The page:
10 Content Marketing Tips from Dry and Boring Industries
“Dry” and “boring”. They don’t sound like ingredients for marketing success, right?
But content marketing can work in any industry, no matter how boring.
In Mention's recent content marketing webinar, we looked at 10 brands from some boring and unexpected industries and how they’re absolutely crushing it.
These examples prove how content really can drive success for any brand - in fact, you might even have an advantage if you’re in a “boring” niche, as you’ll probably have less competition, so it won’t take as long to see results.
So, what content marketing tips can you learn from boring companies? Let’s take a look.
1. Become an expert in your niche
By becoming a thought leader, you’re strengthening the connection between what you do and the audience you serve.
You don’t even need to be self-promotional – it actually works better when references to your brand or product are more indirect.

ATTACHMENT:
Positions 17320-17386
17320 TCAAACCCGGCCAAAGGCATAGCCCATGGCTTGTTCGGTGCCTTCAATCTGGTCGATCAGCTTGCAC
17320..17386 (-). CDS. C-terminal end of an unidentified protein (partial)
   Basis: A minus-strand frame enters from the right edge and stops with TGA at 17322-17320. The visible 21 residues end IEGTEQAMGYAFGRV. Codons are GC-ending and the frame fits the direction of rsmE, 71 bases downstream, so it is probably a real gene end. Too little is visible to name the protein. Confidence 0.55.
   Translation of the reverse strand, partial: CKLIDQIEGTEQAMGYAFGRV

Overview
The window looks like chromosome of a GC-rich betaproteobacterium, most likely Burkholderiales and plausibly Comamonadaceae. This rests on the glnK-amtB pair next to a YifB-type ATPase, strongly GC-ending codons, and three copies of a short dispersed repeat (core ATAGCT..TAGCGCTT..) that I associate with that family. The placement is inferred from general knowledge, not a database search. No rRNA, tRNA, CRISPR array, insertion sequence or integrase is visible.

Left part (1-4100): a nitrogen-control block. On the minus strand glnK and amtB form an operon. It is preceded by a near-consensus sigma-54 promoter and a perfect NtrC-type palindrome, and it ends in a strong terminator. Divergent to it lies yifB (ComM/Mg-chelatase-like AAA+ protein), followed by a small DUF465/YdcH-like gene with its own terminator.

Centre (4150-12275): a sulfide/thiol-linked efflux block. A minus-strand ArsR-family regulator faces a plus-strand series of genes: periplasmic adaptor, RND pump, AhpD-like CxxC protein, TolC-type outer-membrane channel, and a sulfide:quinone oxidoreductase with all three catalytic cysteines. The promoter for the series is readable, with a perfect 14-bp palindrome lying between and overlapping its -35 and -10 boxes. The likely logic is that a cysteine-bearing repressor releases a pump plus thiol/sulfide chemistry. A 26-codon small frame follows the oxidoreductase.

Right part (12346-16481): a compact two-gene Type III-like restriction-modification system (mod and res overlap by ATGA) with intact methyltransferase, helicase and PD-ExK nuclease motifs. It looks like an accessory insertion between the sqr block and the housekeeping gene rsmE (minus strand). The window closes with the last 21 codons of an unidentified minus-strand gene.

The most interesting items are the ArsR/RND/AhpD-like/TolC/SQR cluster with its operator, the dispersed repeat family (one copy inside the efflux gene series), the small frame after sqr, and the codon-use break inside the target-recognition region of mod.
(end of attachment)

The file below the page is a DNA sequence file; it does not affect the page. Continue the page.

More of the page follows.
Developing thought leadership content creates a web of mentions to get your company’s name out there, and usually with a shout-out and link back to your website. There are tons of tactics you can use to get your company’s name on other sites:
- Use tools like HARO to connect with journalists looking for sources.
- Guest blog on big and influential websites.
- Contribute to expert round-ups other content marketers are working on.
And there are so many benefits to this: traffic, SEO, good ole fashioned PR and brand recognition, etc.
A great example is Autodesk, who sells software for 3D designing and engineering. Autodesk leverages the expertise of their team members (for example, Lynelle Cameron) to demonstrate on external sites that they know their stuff:
Sujan Patel’s particularly into guest blogging, which is why you’ve likely seen his name on all of the best marketing blogs.
In fact, it’s how he drove tens of thousands of sales during his ebook launches. For example, when he was launching 100 Days of Growth, he published one guest post per week. His name was everywhere – it would have been hard to visit a growth hacking site and not see him there.
He built that web of mentions, which, in effect, became his book’s sales team. Pretty awesome.
2. Educate your customers